The museum half of this adventure showcases paranormal memorabilia and funerary items, oftentimes referred to as the 'Death Museum'. Inside you will see vintage 1800s mourning jewelry, attire, coffins, and embalming tools and equipment. Take a good look around before you embark on your tour!

  • Private Eye Tours
    • Explore Seattle's most famous and infamous murders, mysteries, and hauntings with a Private Eye Tour, these tours voted as 'one of the creepiest True Crime Tours in America' by Fodors. Explore cases such as the Unlucky 13, Axe Man, and Black Widow as you stroll the streets of the city's most historic neighborhoods.

      The most popular tour is the original Queen Anne True Crime Tour, which takes you through Pioneer Square, Downtown, Chinatown, and Queen Anne Hill, exploring the topics above along the way. Another good option is the Capitol Hill True Crime Tour, focusing on two very famous past residents, Jimi Hendrix and Kurt Cobain. There are more tour options as well, and each lasts 2.5 to 3 hours.

  • Kell's Irish Pub
    • Any aged visitor is allowed in Kell's Irish Pub during the day for food options, as well as for possible glimpses of the pub's two most (in)famous residents, Charlie and 'the young girl'.

      Located in Pikes Place Market, this spot has been called 'the most haunted bar in America' on more than one occasion, and after hearing its history it is easy to see why. Upon opening, this building, the Butterworth Building, was actually a mortuary. The basement, what is the pub today, was used as an embalming room and the bodies were sent upstairs for prep afterward. Many people believe the 'hauntings' here are from the great 1918 influenza outbreak in Seattle, this event being a key part of it's 'haunted' history.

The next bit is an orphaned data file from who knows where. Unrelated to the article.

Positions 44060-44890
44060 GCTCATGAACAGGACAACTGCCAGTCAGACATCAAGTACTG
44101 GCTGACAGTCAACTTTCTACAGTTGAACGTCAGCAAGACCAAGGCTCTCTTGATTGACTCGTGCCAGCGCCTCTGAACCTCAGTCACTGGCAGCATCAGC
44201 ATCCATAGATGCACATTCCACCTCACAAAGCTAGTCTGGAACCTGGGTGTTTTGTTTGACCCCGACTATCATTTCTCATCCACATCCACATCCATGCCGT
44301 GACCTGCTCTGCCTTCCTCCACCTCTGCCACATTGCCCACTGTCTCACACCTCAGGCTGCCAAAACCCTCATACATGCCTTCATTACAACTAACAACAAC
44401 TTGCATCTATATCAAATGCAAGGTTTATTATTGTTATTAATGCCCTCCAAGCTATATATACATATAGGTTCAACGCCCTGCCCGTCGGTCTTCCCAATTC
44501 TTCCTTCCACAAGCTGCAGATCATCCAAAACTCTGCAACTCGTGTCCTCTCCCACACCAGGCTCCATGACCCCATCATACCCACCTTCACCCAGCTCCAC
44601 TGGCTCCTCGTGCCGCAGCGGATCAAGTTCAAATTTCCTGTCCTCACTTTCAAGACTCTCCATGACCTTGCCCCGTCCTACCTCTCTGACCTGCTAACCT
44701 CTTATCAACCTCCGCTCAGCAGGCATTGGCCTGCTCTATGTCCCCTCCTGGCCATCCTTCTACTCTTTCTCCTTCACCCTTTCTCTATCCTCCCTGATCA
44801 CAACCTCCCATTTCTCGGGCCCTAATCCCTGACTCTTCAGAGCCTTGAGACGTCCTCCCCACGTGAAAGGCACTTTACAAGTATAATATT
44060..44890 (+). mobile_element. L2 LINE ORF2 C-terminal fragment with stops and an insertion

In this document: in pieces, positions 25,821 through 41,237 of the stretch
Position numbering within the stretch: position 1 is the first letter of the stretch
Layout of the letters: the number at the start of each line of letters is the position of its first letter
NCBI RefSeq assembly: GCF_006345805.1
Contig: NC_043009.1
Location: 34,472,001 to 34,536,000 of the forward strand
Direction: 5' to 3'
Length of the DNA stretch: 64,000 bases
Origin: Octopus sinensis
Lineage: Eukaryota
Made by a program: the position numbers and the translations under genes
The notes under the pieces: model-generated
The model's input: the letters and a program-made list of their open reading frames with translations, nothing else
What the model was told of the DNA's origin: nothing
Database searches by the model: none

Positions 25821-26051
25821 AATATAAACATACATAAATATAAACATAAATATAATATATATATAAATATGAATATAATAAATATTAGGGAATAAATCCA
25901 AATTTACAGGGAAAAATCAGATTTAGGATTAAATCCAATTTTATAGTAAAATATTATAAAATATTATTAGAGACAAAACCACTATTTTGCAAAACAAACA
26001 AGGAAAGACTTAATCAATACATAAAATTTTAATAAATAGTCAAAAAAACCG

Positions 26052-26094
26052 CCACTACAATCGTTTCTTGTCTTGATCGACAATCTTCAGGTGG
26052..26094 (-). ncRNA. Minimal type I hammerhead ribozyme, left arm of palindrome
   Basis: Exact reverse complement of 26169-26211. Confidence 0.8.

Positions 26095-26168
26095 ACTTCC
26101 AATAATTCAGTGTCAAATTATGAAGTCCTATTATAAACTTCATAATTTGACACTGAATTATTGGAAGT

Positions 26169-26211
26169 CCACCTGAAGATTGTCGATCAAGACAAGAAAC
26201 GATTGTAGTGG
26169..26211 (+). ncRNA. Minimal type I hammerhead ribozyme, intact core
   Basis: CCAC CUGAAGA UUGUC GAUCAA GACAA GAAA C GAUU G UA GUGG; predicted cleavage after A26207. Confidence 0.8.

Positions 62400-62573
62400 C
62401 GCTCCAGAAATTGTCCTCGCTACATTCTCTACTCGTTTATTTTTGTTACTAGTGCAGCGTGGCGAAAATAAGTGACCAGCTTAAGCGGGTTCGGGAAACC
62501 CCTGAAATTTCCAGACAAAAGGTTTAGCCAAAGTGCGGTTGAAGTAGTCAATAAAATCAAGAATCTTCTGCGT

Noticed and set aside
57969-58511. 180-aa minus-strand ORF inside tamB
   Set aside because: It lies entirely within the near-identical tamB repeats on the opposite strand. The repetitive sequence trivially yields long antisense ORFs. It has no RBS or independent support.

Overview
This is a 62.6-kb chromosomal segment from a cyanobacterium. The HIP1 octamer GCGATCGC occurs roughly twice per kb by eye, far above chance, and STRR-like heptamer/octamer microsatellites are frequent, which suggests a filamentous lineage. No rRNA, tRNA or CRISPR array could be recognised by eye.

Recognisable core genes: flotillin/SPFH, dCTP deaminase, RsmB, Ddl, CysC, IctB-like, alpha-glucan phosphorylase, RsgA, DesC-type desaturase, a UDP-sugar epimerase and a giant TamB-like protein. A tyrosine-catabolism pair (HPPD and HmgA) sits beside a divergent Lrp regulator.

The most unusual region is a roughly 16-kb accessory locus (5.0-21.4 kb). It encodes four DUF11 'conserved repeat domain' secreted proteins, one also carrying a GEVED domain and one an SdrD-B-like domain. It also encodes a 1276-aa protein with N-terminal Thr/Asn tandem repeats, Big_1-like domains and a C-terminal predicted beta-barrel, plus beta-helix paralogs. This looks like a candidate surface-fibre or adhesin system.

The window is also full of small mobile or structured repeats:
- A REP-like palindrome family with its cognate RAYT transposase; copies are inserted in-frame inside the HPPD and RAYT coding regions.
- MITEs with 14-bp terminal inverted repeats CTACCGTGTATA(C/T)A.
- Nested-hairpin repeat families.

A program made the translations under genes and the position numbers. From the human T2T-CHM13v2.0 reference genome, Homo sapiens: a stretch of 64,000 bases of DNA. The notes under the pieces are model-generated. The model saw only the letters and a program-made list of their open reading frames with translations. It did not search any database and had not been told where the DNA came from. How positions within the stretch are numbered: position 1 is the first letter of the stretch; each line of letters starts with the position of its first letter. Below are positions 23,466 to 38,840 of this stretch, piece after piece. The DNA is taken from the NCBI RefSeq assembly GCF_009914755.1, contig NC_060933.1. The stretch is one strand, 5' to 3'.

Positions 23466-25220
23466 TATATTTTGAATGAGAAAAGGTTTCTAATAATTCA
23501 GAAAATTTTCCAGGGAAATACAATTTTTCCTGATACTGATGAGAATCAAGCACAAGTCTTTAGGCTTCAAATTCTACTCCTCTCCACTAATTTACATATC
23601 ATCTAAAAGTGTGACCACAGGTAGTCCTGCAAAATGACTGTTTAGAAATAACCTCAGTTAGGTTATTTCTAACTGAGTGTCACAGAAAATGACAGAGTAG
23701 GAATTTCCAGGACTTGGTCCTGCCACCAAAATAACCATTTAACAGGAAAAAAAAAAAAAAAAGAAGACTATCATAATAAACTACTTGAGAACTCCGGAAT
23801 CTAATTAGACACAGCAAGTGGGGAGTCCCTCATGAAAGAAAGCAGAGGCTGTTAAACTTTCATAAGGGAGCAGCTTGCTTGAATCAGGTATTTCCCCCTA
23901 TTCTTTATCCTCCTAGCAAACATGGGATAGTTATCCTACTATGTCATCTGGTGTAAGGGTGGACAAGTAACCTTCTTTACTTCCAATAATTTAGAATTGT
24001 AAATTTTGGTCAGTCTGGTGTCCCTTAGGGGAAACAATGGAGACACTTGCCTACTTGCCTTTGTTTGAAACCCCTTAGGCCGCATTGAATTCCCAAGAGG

Grab a bite to eat and see if you can spot Charlie in the Guinness Mirror!

  • Hotel Sorrento
    • Hotel Sorrento is an integral part of Seattle's history for many reasons. 110 years old this year (2019), this hotel saw its beginnings during the Alaska-Yukon- Pacific Exposition of 1909. It was very busy back in its heydey and still is today as an upscale hotel in the First Hill Neighborhood.

      It has, however, earned the name of 'one of the country's 13 most haunted hotels' (USA Today 2015), as it seems to have an unexplained unliving guest roaming its halls, especially near room 408. Writer Alice B Toklas is said to occupy the hotel, though the reasons seem very unknown.

  • Skid Road
    • The well-known term 'Skid Row', or as it originally were, 'Skid Road' (run-down urban area), actually originated in the historic city of Seattle!

      That's right, the old road known as Yesler Way, now known as Pioneer Square, was highly traversed and utilized during the late 1800s. This is the main street along which logs were transported, as logging was a highly profitable business for the area in the past. The road became questionable in character after a while, known as a dividing line between the more affluent Seattlites and the rough and tumble mill workers and impoverished within the city.